Forging an agreement between India and Australia was vital to overcoming the sluggishness in their trade relations, particularly over the past decade. An additional incentive was the interest in diversifying their trade since India–Australia trade had become increasingly concentrated on fossil fuels. The share of coal in India’s imports from Australia increased from 46 per cent in 2012 to 74 per cent in 2021, while petroleum products’ share in India’s exports to Australia expanded from 10 per cent to 48 per cent.

There is some evidence that the ECTA could provide the impetus for broadening and deepening India–Australia trade. The commitments made by the two countries to opening their respective markets are the beginning of negotiating a proposed full-fledged trade agreement, the CECA.

Australia has agreed to eliminate tariffs on 98 per cent of its tariff lines when the agreement enters into force, eliminating tariffs on the remaining lines within five years. In contrast, India will eliminate tariffs on 69 per cent of its tariff lines, while almost 30 per cent of its tariff lines are in the exclusion list. Through these commitments, India will reduce its average tariff rate on Australian imports from 14 per cent to about 6 per cent when ECTA is fully implemented.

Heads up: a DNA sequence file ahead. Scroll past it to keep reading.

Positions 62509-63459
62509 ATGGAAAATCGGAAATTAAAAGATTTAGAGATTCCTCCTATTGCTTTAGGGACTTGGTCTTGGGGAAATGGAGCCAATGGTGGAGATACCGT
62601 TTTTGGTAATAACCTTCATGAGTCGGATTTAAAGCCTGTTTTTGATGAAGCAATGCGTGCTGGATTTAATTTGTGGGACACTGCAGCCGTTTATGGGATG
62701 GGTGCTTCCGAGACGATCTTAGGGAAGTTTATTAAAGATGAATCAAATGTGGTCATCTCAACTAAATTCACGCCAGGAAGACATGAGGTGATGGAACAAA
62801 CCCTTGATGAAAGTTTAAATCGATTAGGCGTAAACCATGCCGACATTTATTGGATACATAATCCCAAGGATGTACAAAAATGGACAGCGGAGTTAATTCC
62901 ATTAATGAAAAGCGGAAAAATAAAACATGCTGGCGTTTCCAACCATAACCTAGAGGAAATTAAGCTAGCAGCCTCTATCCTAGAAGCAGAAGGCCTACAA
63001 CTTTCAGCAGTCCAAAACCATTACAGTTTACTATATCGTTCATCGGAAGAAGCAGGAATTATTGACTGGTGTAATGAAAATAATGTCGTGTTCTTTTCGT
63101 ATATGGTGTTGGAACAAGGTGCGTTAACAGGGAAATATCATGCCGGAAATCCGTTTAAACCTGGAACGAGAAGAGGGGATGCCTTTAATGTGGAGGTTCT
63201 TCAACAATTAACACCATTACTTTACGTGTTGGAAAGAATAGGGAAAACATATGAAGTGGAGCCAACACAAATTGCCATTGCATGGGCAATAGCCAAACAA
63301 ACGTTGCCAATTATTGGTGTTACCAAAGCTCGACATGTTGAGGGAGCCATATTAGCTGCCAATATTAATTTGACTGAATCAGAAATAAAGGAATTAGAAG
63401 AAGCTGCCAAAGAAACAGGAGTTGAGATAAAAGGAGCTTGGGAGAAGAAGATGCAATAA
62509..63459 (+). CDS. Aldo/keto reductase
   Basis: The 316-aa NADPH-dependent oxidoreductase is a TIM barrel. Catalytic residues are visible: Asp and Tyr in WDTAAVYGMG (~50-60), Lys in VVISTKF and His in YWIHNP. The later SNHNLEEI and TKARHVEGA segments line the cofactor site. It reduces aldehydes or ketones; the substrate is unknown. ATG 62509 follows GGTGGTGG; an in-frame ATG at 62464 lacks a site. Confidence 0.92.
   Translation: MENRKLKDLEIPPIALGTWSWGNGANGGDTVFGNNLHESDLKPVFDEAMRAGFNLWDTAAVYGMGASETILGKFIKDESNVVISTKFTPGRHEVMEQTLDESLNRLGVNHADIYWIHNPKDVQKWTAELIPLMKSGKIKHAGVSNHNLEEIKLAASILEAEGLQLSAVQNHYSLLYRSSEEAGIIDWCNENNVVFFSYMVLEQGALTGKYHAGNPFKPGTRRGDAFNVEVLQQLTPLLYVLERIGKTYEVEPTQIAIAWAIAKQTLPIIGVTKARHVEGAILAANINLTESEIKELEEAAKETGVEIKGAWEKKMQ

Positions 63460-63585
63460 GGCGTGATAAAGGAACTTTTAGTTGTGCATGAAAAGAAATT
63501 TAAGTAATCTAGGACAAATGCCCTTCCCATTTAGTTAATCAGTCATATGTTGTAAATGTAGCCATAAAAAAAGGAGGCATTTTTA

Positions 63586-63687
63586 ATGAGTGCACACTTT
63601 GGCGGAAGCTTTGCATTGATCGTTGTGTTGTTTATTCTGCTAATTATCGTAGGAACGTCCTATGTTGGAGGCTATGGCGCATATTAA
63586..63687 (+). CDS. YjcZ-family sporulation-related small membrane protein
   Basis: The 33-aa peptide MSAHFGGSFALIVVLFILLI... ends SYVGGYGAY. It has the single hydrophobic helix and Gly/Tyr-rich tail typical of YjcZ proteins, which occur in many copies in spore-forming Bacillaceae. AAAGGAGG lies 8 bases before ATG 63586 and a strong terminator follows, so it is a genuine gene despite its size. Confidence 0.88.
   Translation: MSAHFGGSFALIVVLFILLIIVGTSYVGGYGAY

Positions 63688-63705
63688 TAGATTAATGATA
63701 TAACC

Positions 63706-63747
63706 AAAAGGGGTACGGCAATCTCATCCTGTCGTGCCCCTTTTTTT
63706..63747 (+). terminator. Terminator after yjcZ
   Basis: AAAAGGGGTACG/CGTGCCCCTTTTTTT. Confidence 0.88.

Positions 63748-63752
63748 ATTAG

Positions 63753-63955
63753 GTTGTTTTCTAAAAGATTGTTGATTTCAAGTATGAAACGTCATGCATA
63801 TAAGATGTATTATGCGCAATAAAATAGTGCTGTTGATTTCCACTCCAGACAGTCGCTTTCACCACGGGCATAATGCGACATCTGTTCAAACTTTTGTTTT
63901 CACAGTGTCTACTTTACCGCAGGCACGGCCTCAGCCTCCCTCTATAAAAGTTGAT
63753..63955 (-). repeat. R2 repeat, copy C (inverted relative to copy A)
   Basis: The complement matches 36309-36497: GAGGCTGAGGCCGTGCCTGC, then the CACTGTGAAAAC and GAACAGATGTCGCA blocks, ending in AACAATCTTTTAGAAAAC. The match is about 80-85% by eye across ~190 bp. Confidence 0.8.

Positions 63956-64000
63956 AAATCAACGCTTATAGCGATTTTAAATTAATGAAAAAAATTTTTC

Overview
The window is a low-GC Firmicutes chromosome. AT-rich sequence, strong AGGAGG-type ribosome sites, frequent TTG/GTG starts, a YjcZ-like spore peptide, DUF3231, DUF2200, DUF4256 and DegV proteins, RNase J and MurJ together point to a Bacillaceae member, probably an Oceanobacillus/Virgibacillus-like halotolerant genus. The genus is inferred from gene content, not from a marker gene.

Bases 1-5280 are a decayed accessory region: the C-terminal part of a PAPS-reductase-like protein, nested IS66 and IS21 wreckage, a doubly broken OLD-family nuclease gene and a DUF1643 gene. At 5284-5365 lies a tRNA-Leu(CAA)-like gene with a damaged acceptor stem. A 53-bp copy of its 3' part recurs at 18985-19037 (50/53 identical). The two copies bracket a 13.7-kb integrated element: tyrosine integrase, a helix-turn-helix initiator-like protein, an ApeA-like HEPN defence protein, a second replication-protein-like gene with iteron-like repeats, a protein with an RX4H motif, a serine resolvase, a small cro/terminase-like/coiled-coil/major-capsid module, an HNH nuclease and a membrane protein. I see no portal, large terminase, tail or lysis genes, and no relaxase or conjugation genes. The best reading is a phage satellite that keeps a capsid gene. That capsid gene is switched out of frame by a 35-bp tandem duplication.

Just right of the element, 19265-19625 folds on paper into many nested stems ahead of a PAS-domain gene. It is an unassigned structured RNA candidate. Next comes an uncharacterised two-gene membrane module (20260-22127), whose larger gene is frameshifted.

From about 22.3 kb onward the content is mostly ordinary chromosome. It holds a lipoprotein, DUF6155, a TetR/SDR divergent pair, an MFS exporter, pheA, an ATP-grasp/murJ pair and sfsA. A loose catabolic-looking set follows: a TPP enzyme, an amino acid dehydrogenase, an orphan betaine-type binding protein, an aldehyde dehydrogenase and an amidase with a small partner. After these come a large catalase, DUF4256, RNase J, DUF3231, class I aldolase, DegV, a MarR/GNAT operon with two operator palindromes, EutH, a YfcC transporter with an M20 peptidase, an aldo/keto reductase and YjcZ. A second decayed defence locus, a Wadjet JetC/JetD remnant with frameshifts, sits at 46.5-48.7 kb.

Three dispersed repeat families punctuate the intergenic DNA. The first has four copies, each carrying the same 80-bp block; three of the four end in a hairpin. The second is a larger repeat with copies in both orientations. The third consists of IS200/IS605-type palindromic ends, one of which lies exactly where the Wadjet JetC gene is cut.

Though India’s tariff offers look conservative, it has agreed to provide significant market access by agreeing to immediately eliminate tariffs on 85 per cent of its imports from Australia. This is commercially significant for Australia as its exports to India in 2021 were over US$15 billion.